How to Sow Centipedegrass Over Fescue
Overseeding a warm-season grass like centipedegrass over a cool-season grass like fescue is a good strategy to ensure a continuous green lawn during the warm and cool months.
Usually, the primary turf grass in a lawn is a warm-season grass that is then overseeded with a cool-season grass to extend a lawn’s green look into the fall, winter and early spring. However, if your lawn is already fescue (Festuca spp., zones 3 to 9), you will be overseeding in the opposite manner, using a warm-season grass like centipedegrass.
Centipedegrass (Eremochloa ophiuroides, zones 7 to 10, previously categorized as Ischaemum ophiuroides) is a low-maintenance, heat-tolerant grass that requires minimal lawn care and is popular in warm climates, particularly the Southeast.
About Fescue Grass
Fescue is a popular cool-season grass planted in northern climates. Cool-season grasses grow best in the spring and fall when the weather is, well, cool. They also might retain their green color in the winter, depending on the climate and the variety.
Fescue grass is a deep green color and grows best with a pH of 5.5 to 6.5.
In general, fescue has better heat tolerance than some other cool-season grasses, like Kentucky bluegrass. It is also fairly drought tolerant, although that’s not saying much because cool-season grasses do poorly in the heat.
Even so, overseeding fescue with a warm-season grass will likely produce a lawn that looks good all summer.
As a warm-season grass, centipedegrass lawns are planted primarily in southern states and some central states. This grass is more of an apple-green color compared to fescue’s deeper green.
This grass spreads by stolons and is somewhat slow-growing but results in a dense lawn over time. This low-maintenance lawn requires little lawn fertilizer and infrequent mowing compared to other lawn grasses. Furthermore, it’s fairly insect and pest resistant.
This grass will grow in full sun, although it is fairly shade tolerant. It prefers acidic soil, ideally with a pH of 4.5 to 6.0.
Overseeding Fescue With Centipedegrass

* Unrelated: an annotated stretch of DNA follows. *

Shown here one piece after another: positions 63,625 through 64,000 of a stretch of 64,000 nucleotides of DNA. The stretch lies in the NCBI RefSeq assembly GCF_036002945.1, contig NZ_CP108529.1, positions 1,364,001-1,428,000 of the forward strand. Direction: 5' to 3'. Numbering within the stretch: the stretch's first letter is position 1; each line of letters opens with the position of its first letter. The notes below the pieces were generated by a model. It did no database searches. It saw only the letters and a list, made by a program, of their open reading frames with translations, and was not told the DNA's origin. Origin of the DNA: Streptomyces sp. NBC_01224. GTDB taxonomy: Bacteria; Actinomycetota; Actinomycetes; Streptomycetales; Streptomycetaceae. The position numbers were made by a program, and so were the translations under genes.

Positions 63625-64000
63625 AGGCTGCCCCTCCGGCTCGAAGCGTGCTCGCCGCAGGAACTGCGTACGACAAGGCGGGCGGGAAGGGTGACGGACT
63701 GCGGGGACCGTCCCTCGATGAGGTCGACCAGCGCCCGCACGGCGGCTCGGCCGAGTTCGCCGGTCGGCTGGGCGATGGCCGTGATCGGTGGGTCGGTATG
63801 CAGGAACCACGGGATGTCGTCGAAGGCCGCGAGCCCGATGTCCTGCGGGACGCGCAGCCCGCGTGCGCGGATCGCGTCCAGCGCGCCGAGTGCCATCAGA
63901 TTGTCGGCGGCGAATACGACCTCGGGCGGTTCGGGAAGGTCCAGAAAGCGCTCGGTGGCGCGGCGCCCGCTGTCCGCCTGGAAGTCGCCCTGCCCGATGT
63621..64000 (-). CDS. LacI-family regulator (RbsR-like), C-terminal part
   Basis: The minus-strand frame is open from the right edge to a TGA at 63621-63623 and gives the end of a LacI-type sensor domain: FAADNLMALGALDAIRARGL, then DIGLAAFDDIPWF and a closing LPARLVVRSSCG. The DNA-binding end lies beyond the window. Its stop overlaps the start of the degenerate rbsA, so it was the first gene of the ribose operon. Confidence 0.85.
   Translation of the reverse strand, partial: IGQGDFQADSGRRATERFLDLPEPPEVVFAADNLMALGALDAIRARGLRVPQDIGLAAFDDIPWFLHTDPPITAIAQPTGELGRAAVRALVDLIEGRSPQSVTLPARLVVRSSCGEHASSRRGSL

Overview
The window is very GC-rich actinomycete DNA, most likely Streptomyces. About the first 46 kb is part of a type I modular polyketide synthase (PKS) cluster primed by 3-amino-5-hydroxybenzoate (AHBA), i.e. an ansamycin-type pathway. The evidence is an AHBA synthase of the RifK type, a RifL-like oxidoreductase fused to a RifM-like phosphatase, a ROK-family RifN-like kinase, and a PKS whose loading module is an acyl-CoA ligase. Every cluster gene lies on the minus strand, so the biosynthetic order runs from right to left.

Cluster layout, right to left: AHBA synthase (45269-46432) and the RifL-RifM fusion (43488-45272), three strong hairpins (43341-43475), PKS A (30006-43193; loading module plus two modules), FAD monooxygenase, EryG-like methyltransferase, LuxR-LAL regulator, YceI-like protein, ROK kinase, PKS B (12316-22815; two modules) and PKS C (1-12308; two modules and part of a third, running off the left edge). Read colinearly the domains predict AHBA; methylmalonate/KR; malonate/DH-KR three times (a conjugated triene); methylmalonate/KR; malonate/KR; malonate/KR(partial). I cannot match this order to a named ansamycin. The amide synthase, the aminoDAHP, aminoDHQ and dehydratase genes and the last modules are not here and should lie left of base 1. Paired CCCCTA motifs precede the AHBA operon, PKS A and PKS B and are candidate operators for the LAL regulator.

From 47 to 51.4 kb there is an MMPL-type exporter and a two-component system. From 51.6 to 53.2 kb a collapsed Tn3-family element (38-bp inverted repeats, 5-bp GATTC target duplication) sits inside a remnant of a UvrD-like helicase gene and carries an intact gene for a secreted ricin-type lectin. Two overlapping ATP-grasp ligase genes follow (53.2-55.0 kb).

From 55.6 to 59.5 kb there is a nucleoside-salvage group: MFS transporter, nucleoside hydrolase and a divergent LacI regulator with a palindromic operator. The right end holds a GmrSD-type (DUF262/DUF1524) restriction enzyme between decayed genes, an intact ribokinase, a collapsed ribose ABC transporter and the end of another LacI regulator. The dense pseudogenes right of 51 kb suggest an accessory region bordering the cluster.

When overseeding an existing lawn with a warm-season grass like centipedegrass, plan to do it in the late spring or early summer, because seed germination won’t occur in cold soil.
Preparing to Overseed
Before overseeding, do some lawn maintenance to create a hospitable environment for your new seeds to grow, including removing thatch and aerating the lawn. Use a rake to soften the soil wherever there are bare spots.
Perform a pH test as well so you can add any necessary soil amendments before seeding.
Finally, mow the lawn short—shorter than you would normally— because you want the seeds to gain easy entrance to the soil. Some bare soil is necessary for the seeds to make good contact.
Sowing the Seed
Use a spreader and sow the seed heavily. In fact, double the amount of seed recommended on the lawn grass seed bag based on the area you are covering.
For example, if the grass seed mix manufacturer recommends 1 pound of seed for 500 square feet, use 2 pounds. Another option is to use the amount of seed recommended for new lawns rather than the amount recommended for overseeding.
After spreading the seed, rake it in carefully, and then water it well. Use a fine mist of water to avoid dislodging the seeds.
Double the amount of seed recommended on the lawn grass seed bag based on the area you are covering.
Tips on Overseeding Centipedegrass
Be aware that some differences between centipedegrass and fescue might make combining these two grass seed types into one lawn problematic:
- Color: These two grasses are markedly different shades of green. Depending on your climate and other environmental factors, if both are actively growing at the same time, your lawn will sport both dark green and apple-green leaf blades.
- pH: These two types of grass also have different pH requirements; centipedegrass likes the soil somewhat acidic, while fescue does better with a balanced pH. If you combine these two grass types, shoot for a pH as close to 6.0 as you can get since that is the sweet spot that will support the growth of both these grasses.
- Mowing height: Centipedegrass can tolerate a lower mowing height than some grasses, at 1.5 to 2.0 inches, but fescue does better at a longer height of 2.5 to 3.5 inches. For this reason, take care to avoid cutting your lawn too short.
- When spreading grass seed, work towards an even spread, but do not worry about adding too much seed to a particular spot
- You can also add a light layer of mulch over grass seeds to protect them from being chewed by birds or being washed away by rain, specially if planting on slopes or hills.
- Water the centipede grass twice a week after the seeds germinate, preferably in the morning. Water your centipede lawn infrequently but deeply once it establishes itself.
- Follow label directions for applying a quick release nitrogen fertilizer five weeks after the grass sprouts. Repeat application after another six to seven weeks.
- Keep children and pets off the lawn when mowing to prevent risk of injury.
I garden in the Pacific North west, previously Hawaii where I had an avocado orchard. I have a Master Gardeners certificate here in Eugene, Oregon.